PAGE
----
Alvarez-Alvarez R.,University of Leon | Alvarez-Alvarez R.,Institute of Biotechnology INBIOTEC | Martinez-Burgo Y.,University of Leon | Perez-Redondo R.,Institute of Biotechnology INBIOTEC | And 4 more authors.
Applied Microbiology and Biotechnology | Year: 2013

Clusters for clavulanic acid (CA) biosynthesis are present in the actinomycetes Streptomyces flavogriseus ATCC 33331 and Saccharomonospora viridis DSM 43017. These clusters, which are silent, contain blocks of conserved genes in the same order as those of the Streptomyces clavuligerus CA cluster but assembled in a different organization. S. flavogriseus was grown in nine different media, but clavulanic acid production was undetectable using bioassays or by high-performance liquid chromatography analyses. Reverse-transcriptase polymerase chain reaction (RT-PCR) of S. flavogriseus CA biosynthesis genes showed that the regulatory genes ccaR and claR and some biosynthetic genes were expressed whereas expression of cyp, orf12, orf13, and oppA2 was undetectable. The ccaR gene of S. clavuligerus was unable to switch on CA production in S. flavogriseus::[Pfur-ccaR C], but insertion of a cosmid carrying the S. clavuligerus CA cluster (not including the ccaR gene) conferred clavulanic acid production on S. flavogriseus::[SCos-CA] particularly in TBO and YEME media; these results suggests that some of the S. flavogriseus CA genes are inactive. The known heptameric sequences recognized by CcaR in S. clavuligerus are poorly or not conserved in S. flavogriseus. Quantitative RT-PCR analysis of the CA gene clusters of S. clavuligerus and S. flavogriseus showed that the average expression value of the expressed genes in the former strain was in the order of 1.68-fold higher than in the later. The absence of CA production by S. flavogriseus can be traced to the lack of expression of the essential genes cyp, orf12, orf13, orf14, and oppA2. Heterologous expression of S. clavuligerus CA gene cluster in S. flavogriseus::[SCos-CA] was 11- to 14-fold lower than in the parental strain, suggesting that the genetic background of the host strain is important for optimal production of CA in Streptomyces. © 2013 Springer-Verlag Berlin Heidelberg. Source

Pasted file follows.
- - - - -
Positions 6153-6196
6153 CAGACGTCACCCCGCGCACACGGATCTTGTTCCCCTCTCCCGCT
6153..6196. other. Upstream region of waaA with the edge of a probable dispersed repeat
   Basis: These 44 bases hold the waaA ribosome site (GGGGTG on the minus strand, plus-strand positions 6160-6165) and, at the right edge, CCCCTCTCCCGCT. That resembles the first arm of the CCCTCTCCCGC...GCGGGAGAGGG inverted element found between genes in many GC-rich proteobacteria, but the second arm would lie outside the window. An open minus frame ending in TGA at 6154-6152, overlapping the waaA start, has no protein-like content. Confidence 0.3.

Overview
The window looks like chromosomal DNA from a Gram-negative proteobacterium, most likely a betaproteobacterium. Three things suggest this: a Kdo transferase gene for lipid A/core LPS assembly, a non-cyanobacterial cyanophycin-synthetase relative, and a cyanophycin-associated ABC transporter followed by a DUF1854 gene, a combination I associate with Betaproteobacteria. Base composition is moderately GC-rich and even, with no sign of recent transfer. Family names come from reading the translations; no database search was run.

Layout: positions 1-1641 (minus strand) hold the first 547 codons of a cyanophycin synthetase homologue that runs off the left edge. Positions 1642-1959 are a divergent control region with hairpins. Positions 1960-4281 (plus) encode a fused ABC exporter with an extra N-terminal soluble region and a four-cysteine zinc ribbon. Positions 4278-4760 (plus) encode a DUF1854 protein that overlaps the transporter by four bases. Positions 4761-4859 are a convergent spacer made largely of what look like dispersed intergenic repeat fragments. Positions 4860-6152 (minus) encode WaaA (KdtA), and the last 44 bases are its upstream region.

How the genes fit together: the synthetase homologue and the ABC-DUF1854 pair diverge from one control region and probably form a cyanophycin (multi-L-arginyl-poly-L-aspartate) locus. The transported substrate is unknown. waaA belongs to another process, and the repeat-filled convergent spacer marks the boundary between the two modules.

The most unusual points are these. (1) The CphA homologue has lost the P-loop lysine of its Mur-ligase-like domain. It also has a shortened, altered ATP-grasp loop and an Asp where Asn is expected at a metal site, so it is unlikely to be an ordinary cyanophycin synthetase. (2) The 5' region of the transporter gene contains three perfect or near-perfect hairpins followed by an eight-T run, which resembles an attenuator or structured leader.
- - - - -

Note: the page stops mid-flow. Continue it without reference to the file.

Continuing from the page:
Santos-Aberturas J.,University of Leon | Santos-Aberturas J.,Institute of Biotechnology INBIOTEC | Vicente C.M.,Institute of Biotechnology INBIOTEC | Payero T.D.,University of Leon | And 6 more authors.
PLoS ONE | Year: 2012

Control of polyene macrolide production in Streptomyces natalensis is mediated by the transcriptional activator PimR. This regulator combines an N-terminal domain corresponding to the Streptomyces antibiotic regulatory protein (SARP) family of transcriptional activators with a C-terminal half homologous to guanylate cyclases and large ATP-binding regulators of the LuxR family. The PimR SARP domain (PimRSARP) was expressed in Escherichia coli as a glutathione S-transferase (GST)-fused protein. Electrophoretic mobility shift assays showed that GST-PimRSARP binds a single target, the intergenic region between the regulatory genes pimR and pimMs in the pimaricin cluster. The PimRSARP-binding site was investigated by DNaseI protection studies, revealing that it contains three heptameric direct repeats adjusting to the consensus 5′-CGGCAAG-3′. Transcription start points of pimM and pimR promoters were identified by 5′-RACE, revealing that unlike other SARPs, PimRSARP does not interact with the -35 region of its target promoter. Quantitative transcriptional analysis of these regulatory genes on mutants on each of them has allowed the identification of the pimM promoter as the transcriptional target for PimR. Furthermore, the constitutive expression of pimM restored pimaricin production in a pimaricin-deficient strain carrying a deletion mutant of pimR. These results reveal that PimR exerts its positive effect on pimaricin production by controlling pimM expression level, a regulator whose gene product activates transcription from eight different promoters of pimaricin structural genes directly. © 2012 Santos-Aberturas et al. Source